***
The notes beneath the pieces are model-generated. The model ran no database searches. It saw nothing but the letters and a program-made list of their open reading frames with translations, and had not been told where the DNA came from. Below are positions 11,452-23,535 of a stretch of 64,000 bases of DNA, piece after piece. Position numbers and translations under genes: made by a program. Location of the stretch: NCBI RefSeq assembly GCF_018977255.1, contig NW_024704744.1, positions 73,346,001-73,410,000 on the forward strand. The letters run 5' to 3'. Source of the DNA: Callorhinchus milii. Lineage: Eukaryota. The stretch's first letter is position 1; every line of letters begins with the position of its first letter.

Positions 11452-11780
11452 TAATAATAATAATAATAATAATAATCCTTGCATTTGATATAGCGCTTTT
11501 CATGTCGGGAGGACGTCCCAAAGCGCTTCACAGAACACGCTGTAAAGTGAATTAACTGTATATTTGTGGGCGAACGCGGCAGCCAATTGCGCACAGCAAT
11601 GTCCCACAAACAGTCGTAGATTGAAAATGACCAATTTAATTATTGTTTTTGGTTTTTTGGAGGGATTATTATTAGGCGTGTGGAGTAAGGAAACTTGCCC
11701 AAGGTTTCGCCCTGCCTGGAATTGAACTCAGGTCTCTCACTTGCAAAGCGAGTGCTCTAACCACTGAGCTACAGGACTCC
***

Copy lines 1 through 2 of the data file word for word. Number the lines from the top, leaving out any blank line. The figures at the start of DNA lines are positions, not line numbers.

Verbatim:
The notes beneath the pieces are model-generated. The model ran no database searches. It saw nothing but the letters and a program-made list of their open reading frames with translations, and had not been told where the DNA came from. Below are positions 11,452-23,535 of a stretch of 64,000 bases of DNA, piece after piece. Position numbers and translations under genes: made by a program. Location of the stretch: NCBI RefSeq assembly GCF_018977255.1, contig NW_024704744.1, positions 73,346,001-73,410,000 on the forward strand. The letters run 5' to 3'. Source of the DNA: Callorhinchus milii. Lineage: Eukaryota. The stretch's first letter is position 1; every line of letters begins with the position of its first letter.

Positions 11452-11780